How Did The Seven Years’ War Lead To The American Revolution?
1. First Phase: From the year 1756 to 1763, the empire of France and the empire of Great Britain fought the Seven Years’ War.
2. Second Phase: Although the empire of Great Britain managed to win the war against France, it completely ruined the British economic spine.
3. Third Phase: So to regain the economy and solve the economic problems caused by the war, Britain had to impose some heavy taxes on the 13 North American colonies. Some of those taxation acts were Sugar Act (1764), Stamp Act (1765), Townshend Acts (1767), and Tea Act (1773).
5. Fourth Phase: All those acts were like a heavy blow to the socio-economic and political life of the American colonists. As a result, it made them extremely unhappy, and finally, after some major incidents (Boston Massacre, Boston Tea Party, Intolerable Acts), it led them to choose the path of revolution.
Four Phases That Led Seven Years’ War To The American Revolution
Phase Number One
The Seven Years’ War, also known as the French-Indian war, was a historical military conflict between the Empire of Great Britain and the Empire of France. This war was fought between the years 1756 to 1763.
Starting from North America, till the ending years, it spread to five other continents, where these two European powers clashed against each other.
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Phase Number Two – Seven Years’ War Led To The American Revolution
At the end of this conflict, the British Empire managed to gain a huge victory over France. After the victory, both sides signed the treaty of Paris in 1763.
As a result of the treaty, Great Britain gained a huge land area in North America, previously controlled by the French authority. It completely ended France’s influence in that region.
Phase Number Three
Somehow the British managed to win the war. But after the event, their economic condition started deteriorating. Due to excess debt, their financial situation stood on the verge of bankruptcy.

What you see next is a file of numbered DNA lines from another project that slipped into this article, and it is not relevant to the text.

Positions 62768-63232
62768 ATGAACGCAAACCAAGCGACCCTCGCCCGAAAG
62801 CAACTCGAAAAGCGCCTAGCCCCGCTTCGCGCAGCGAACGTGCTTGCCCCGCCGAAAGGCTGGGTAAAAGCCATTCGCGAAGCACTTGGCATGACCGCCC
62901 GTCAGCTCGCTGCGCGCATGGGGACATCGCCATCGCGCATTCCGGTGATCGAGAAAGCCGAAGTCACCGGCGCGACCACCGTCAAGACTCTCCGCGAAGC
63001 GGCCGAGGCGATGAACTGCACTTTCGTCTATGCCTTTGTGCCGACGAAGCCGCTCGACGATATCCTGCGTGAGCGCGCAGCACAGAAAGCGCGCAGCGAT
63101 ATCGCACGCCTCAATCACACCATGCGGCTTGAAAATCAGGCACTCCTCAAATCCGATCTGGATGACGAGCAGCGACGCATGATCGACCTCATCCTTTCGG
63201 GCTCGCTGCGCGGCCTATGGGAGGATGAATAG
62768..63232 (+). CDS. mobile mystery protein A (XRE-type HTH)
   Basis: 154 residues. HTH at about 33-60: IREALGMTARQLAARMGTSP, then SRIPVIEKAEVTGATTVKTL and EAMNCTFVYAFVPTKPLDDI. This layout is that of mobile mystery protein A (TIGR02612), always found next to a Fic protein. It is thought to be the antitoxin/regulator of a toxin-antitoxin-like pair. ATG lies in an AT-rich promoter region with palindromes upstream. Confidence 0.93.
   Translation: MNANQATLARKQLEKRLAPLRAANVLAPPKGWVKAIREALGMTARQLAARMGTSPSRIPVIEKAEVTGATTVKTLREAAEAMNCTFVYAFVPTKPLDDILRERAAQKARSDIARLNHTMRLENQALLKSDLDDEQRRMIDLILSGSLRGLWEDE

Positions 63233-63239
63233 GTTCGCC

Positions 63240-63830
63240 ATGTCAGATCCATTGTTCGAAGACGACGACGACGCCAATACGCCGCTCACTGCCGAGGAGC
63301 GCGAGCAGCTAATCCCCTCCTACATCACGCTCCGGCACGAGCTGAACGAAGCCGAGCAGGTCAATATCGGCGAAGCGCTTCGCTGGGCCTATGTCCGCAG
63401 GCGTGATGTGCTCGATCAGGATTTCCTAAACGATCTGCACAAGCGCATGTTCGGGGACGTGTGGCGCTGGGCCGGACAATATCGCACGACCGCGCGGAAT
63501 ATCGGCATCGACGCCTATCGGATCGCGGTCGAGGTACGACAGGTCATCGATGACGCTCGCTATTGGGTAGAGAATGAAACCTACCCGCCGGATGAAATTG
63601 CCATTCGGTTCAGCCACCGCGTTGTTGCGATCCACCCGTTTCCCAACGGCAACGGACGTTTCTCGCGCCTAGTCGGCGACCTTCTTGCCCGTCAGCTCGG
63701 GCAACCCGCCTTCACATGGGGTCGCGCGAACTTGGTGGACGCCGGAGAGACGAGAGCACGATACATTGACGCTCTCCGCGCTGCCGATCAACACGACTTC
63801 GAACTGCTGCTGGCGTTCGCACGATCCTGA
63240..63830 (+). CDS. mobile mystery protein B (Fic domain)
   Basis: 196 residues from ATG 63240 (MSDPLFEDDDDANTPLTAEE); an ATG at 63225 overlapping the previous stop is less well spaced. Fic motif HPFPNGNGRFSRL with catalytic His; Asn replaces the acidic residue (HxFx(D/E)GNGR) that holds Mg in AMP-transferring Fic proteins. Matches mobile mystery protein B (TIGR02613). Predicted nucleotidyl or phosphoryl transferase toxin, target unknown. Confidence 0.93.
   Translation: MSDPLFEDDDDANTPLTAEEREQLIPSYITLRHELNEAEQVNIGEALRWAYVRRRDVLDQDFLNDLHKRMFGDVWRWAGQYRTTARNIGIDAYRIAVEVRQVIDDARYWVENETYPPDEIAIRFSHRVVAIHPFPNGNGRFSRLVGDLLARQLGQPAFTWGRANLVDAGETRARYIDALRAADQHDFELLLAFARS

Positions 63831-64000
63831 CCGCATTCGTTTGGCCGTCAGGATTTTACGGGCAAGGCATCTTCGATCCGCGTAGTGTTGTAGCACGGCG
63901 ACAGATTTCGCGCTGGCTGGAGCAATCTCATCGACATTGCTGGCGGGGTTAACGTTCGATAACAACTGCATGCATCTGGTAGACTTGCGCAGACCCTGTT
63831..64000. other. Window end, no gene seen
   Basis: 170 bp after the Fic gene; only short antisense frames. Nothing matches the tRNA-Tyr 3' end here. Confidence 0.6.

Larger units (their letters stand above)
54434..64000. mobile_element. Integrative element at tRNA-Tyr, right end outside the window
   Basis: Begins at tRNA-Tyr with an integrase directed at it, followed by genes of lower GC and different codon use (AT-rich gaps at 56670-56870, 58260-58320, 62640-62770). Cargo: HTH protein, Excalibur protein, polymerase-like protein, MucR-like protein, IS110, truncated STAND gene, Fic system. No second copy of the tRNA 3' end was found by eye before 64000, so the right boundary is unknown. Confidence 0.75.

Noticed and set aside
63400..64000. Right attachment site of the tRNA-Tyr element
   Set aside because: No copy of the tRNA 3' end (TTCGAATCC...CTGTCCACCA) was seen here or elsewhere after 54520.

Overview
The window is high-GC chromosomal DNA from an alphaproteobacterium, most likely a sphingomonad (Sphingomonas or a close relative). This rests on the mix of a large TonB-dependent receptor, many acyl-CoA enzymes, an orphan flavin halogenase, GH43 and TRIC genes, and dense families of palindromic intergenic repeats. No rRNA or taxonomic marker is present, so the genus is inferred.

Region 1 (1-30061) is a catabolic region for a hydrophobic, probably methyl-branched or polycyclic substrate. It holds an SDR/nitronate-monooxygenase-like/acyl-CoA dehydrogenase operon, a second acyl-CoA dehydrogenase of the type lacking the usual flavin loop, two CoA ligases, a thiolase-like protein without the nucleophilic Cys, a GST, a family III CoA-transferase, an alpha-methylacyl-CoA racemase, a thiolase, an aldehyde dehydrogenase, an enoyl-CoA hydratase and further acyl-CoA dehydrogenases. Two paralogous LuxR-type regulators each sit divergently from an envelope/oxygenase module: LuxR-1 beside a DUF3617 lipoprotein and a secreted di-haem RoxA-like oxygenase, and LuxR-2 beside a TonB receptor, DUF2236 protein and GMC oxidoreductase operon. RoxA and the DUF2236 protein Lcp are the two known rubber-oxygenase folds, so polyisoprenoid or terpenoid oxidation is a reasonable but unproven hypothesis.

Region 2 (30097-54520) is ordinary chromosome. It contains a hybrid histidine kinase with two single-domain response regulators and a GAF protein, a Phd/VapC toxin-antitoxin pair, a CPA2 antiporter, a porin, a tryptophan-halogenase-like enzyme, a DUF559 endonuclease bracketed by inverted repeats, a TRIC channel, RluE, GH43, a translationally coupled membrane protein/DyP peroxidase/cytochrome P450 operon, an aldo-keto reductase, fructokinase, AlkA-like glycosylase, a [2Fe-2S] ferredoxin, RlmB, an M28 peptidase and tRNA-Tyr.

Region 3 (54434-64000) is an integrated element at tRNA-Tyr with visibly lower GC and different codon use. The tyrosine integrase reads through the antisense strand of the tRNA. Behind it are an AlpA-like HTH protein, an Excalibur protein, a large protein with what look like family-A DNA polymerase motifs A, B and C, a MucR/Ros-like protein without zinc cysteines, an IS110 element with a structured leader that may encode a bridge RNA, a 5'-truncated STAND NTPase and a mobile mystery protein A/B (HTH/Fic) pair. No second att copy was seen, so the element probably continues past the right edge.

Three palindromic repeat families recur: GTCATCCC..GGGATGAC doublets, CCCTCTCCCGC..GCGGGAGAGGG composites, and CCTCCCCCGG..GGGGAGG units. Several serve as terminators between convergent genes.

So what did they do to get rid of the economic crisis?
Yes, of course, as they did all the time, they increased taxes on the colonists via some taxation acts.
Phase Number Four – Seven Years’ War Led American Revolution
In the years 1764, 1765, 1767, and 1773 the British Parliament passed some controversial acts to gain more revenue and make their economic condition better.
All these acts by the British Government were a huge blow to the economic, social, and political life of the American colonists.
Some of those infamous acts were:
- Sugar act (1764): Sugar would be exported only through England.
- Quartering act (1765): Colonists would have to allow British troops to stay in their private homes. Even the act gave their troops the power to acquire shelter forcefully.
- Stamp Act (1765): All legal documents needed to have a stamp.
- Currency Act (1764)
- Townshend Acts (1767)
- Tea Act (1773), etc.
All these laws forced the people in the 13 colonies to protest against the British government’s decision.
Over time, the protest went bigger and bigger. Finally, after some major events (Such as the Boston tea party, the Boston Massacre, and the imposition of Intolerable Acts), it took the extreme form of the American Revolutionary war.
As a result of the Revolution, in 1776 on July 4th, all 13 colonies declared their independence from Great Britain and formed their own nation, the United States of America.
So, this was how the Seven Years’ War led Americans to the great revolution.
Was The Seven Years’ War The Main Cause of France’s Participation In The American Revolution?
Yes, this was one of the main reasons for France’s participation in the American Revolution.
Great Britain and France were always two hard-headed rivals for many centuries. Due to being two almost equal powers at the time, they were always in conflict.
In the Seven Years’ War, the France Empire had to face major defeat, but they never forget it. France’s King Louis XVI was always conscious to take revenge on Britain for the defeat.
Therefore, when the revolutionary war broke out in 1775, they came further to provide military, economic, and other support to the revolutionists. In the year 1778, they became an official ally of the revolutionists through the ‘Treaty of Alliance’.